Despite these women's desire to postpone or stop childbearing, a substantial proportion are not using any method of family planning in many developing countries, especially in Sub-Saharan Africa. There are many reasons why women who want to avoid pregnancy do not use contraceptives, including ambivalence about pregnancy, lack of knowledge about contraception, their own or their partner's opposition to family planning, poor access to contraceptive services, fear of side effects and the woman's perception that she cannot become pregnant.10

Moreover, some of the methods used by married women who want to avoid pregnancy have high failure rates. Although the proportion who rely on such less effective methods as periodic abstinence, withdrawal and other traditional methods is relatively small, these women contribute disproportionately to rates of unintended pregnancy in some countries: Among married women who want to delay or stop childbearing, at least 10% in 17 countries, and more than 20% in seven of those countries, are using less effective methods. The reasons why women opt for less effective methods may include a lack of knowledge about modern methods, religious values that proscribe modern contraceptive use, concern about side effects, partners' objections and difficulty in paying for or obtaining a modern method.

Contraceptive use does not necessarily provide complete protection against pregnancy; each method can fail, even when it is used perfectly. U.S. data from the late 1980s, for example, show that the estimated first-year failure rate for the pill is 8%, while that for the condom is 15%.11 (Failure rates for less effective methods, such as periodic abstinence, are even higher—e.g., 26%.) The DHS data indicate that in 16 of the 18 developing countries for which data are available, more than 10% of contraceptive-use discontinuations in the five preceding years were precipitated by a method failure, and this proportion surpassed 20% in seven of these countries.

Some DHS surveys asked sexually experienced unmarried women who were not using contraceptives whether they would be happy, unhappy or indifferent if they became pregnant soon; in half of the 14 countries for which these data are available, 49-59% said that they would be unhappy with a pregnancy, while in the other half, 60-93% said they would be unhappy. In many of these countries, contraceptive prevalence is very low among young never-married women, even though many of them do not want to become pregnant.12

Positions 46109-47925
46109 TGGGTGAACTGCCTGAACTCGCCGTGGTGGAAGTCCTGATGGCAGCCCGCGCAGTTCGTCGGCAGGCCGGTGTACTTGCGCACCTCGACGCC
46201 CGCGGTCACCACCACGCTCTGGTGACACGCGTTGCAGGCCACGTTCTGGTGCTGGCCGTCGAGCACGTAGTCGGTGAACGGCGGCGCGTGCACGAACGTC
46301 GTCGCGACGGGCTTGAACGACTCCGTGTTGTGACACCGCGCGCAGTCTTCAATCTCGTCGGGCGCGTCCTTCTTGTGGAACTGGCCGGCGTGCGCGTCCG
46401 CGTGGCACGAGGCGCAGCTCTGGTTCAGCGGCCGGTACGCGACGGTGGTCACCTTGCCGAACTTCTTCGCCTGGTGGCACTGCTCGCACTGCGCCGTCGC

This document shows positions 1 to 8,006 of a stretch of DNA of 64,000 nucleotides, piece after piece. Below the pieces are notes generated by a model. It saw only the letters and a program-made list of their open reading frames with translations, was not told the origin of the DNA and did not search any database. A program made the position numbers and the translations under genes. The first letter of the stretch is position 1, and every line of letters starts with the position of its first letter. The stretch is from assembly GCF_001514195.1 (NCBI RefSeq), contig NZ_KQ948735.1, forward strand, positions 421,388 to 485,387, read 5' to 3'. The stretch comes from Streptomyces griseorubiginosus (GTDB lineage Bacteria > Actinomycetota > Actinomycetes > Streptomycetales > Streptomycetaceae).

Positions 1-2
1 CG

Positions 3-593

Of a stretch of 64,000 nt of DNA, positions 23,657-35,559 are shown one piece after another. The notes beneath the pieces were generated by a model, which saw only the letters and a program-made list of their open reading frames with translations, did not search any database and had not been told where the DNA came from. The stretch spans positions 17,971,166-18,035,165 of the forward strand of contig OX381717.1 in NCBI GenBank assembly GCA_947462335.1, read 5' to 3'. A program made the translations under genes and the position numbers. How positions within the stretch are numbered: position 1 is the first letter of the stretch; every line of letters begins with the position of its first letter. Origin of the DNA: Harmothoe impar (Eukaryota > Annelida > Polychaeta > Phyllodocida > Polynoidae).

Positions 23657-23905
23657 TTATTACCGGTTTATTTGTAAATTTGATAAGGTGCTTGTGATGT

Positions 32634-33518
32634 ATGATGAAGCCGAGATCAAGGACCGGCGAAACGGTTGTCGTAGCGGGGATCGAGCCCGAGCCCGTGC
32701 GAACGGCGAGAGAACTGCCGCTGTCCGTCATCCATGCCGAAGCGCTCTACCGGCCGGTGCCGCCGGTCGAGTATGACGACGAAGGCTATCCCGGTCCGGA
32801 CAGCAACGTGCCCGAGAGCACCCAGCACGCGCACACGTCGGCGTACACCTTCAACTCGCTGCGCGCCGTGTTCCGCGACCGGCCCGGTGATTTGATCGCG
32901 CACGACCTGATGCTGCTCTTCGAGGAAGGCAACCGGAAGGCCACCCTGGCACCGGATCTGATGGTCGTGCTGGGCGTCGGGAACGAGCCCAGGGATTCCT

Underlying Reasons for Abortion

Table 2 presents percentage distributions of 26 samples of women from 23 countries according to their most important reason for seeking abortion. (This measure combined responses both to questions that asked women to give their most important reason and to questions that simply asked why they had had an abortion.)

For many women, more than one factor undoubtedly contributed to their decision. In such situations, it may be difficult to identify a single factor as the most important one. Even if a woman identifies one overriding reason, pertinent information would still be lost, because the whole range of reasons guiding the decision would not be measured. Thus, using questions that allow women to give multiple reasons adds another dimension to understanding the factors that underlie the abortion decision.

In Table 3, we present results from seven studies (from four developing countries, all in Asia, and three developed countries) that allowed women to give multiple reasons for why they sought an abortion.** These interpretations should be considered exploratory, however, especially for those countries for which only studies with small sample sizes are available, or where the samples are not nationally representative.

Timing births and controlling family size. The desire to postpone a birth or to stop childbearing is a very common reason given by women seeking abortion. In almost half of the 23 studies (in 20 countries) with this information, about 50% or more of women gave the birth-timing and family-size control cluster of reasons as their most important reason (Table 2).

In addition, in three South Asian countries (Bangladesh, India and Pakistan), one-half to two-thirds of those giving multiple reasons cited postponing or stopping childbearing, and in the Philippines, roughly one-third did so (Table 3). This category was also important in the three developed countries in Table 3: The proportions citing it as one of many reasons ranged from 20% to 35%. Moreover, 49-67% of Czech and Romanian women, respectively, cited a desire to postpone or stop childbearing as their most important reason for seeking an abortion (Table 2).